Q:  Did you do any personal research on people who were admitted into asylums or try to take in some kind of extra study on the asylum-type atmosphere?

Franka Potente:  I actually, many years ago, for a German film that I did with Tom Tykwer, The Princess and the Warrior, I actually worked at an insane asylum for two weeks.  I have very vivid memories of that awkward time.  On the other hand, this is set in the 60s, so I think it’s very, very different.  They averaged a lot of almost experiments that the contact with patients were very new at the time and stuff was very different.  So, I’ve spent quite some time that was very intense many years back in an institution like that.  But on the other hand, it’s always nice to have a fresh take on it.  This is at the end of the day, a normal person that she of course thinks she’s not insane, but that’s the one thing especially that I remember that truly about insanity is that nobody who is insane runs around thinking oh my God, I’m really insane.  So, you have to play into that as normal as possible.  Everyone else is insane but the insane person.  Then, you take it from there to be honest, and in this case especially, the setting that’s already there does a lot.  If the series was just about this one case, I would have to put a little  bit more work into it I think as for mood and all that kind of stuff, but it’s so loaded at episode four already with all the creepiness and all these things that, to be honest, I don’t have to play into that.  It’s already there anyway.  Does that make sense?  I’m sorry.  That was a long answer.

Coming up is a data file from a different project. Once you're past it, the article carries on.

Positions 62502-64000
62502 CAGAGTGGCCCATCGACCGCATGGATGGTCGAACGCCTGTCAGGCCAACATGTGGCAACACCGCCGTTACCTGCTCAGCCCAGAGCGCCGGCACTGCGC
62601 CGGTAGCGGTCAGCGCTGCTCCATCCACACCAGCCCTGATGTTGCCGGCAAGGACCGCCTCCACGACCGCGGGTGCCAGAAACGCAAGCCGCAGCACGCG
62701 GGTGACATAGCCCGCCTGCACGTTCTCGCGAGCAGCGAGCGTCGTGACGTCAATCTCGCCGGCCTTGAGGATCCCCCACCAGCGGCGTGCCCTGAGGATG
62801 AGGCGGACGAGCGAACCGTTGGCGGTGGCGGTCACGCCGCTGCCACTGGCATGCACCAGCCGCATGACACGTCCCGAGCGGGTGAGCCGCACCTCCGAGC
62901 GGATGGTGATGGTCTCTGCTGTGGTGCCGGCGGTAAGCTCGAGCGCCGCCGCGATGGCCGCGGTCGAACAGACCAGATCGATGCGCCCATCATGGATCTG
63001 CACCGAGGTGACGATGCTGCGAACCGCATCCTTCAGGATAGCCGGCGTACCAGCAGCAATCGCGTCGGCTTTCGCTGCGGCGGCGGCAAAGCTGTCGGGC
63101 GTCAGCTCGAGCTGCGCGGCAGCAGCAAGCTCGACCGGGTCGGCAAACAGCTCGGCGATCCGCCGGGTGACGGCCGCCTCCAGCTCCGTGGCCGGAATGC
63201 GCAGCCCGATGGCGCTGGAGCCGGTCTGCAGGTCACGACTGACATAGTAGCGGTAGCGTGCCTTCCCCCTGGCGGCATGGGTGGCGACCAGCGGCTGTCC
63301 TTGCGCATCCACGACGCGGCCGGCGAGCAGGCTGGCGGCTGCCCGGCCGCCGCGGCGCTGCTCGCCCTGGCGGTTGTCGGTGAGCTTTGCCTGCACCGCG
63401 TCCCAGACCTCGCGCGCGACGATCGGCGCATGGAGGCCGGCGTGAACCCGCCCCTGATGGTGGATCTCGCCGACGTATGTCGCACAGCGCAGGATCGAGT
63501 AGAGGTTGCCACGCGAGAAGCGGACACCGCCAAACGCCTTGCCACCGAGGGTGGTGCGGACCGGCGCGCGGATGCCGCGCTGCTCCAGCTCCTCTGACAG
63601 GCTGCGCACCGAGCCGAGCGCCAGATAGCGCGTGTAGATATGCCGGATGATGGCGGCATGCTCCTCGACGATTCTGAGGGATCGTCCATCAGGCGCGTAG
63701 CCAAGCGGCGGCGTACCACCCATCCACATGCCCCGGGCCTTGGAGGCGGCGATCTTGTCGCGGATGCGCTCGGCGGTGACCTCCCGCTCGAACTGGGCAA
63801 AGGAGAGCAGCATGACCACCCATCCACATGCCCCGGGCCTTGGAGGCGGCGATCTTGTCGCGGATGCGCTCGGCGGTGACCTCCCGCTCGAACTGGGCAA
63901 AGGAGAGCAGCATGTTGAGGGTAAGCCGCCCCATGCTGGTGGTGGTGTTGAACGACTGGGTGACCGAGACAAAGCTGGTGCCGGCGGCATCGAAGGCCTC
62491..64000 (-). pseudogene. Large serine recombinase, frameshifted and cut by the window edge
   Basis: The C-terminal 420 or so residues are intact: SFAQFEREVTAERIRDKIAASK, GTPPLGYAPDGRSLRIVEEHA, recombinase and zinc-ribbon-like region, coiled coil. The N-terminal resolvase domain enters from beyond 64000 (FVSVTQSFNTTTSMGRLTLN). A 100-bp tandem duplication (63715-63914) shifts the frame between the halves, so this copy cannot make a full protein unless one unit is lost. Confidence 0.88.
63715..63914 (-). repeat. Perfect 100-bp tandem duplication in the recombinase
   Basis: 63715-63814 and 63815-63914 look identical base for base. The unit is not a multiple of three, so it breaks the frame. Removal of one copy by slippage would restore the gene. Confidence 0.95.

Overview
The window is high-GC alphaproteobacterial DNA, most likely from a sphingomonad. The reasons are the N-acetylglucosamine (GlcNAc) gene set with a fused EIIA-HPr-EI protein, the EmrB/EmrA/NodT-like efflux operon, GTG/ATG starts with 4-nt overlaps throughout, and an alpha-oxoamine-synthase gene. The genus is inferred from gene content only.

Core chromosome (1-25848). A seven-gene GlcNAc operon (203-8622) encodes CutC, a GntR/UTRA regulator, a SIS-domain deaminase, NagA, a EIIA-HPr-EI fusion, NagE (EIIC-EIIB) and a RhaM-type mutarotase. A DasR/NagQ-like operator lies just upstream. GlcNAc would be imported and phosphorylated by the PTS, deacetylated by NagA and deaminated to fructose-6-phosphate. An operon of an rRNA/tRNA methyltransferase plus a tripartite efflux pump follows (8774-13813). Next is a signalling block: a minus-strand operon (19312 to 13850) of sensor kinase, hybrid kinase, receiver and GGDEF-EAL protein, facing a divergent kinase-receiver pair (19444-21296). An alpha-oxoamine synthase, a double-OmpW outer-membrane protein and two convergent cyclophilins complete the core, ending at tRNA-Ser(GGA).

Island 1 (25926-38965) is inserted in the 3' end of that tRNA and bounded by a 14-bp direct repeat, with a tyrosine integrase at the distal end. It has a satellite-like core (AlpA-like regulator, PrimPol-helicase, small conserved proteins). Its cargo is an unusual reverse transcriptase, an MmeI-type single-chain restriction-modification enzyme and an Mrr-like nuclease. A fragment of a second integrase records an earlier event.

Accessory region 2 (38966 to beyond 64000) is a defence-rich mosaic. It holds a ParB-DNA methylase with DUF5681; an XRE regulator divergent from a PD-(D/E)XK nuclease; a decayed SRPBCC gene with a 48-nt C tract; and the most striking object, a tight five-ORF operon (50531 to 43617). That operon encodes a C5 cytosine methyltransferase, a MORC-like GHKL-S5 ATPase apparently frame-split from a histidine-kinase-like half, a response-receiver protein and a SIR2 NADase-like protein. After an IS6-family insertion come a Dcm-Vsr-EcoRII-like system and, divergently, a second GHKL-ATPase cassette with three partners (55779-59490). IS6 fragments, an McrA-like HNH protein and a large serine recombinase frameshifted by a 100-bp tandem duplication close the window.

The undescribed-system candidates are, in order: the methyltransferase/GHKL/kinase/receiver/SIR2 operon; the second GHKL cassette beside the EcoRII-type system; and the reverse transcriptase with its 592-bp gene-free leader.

Q:  What kind of things creep you out?

Franka Potente:  I used to be very afraid of flying, which sounds like … now, but it would creep me out and make me very tense and very uncomfortable to the—physical … and the sweating or even crying, and I was very, very scared of dying and all that stuff, but I’m not anymore because now I’m traveling with a small child and I really realize that certain fears, I like the luxury.  They need to be indulged in order to exist, so to be honest with you, these days I don’t have much time to indulge in any kind of fears and stuff like that, but I’m not very good with watching scary movies, horror movies, all that kind of stuff for that matter.  I’ve certainly seen, for example, The Exorcist, the classic, but I don’t know.  I’m not very good with watching that kind of stuff.

Q:  Have you seen any of American Horror Story?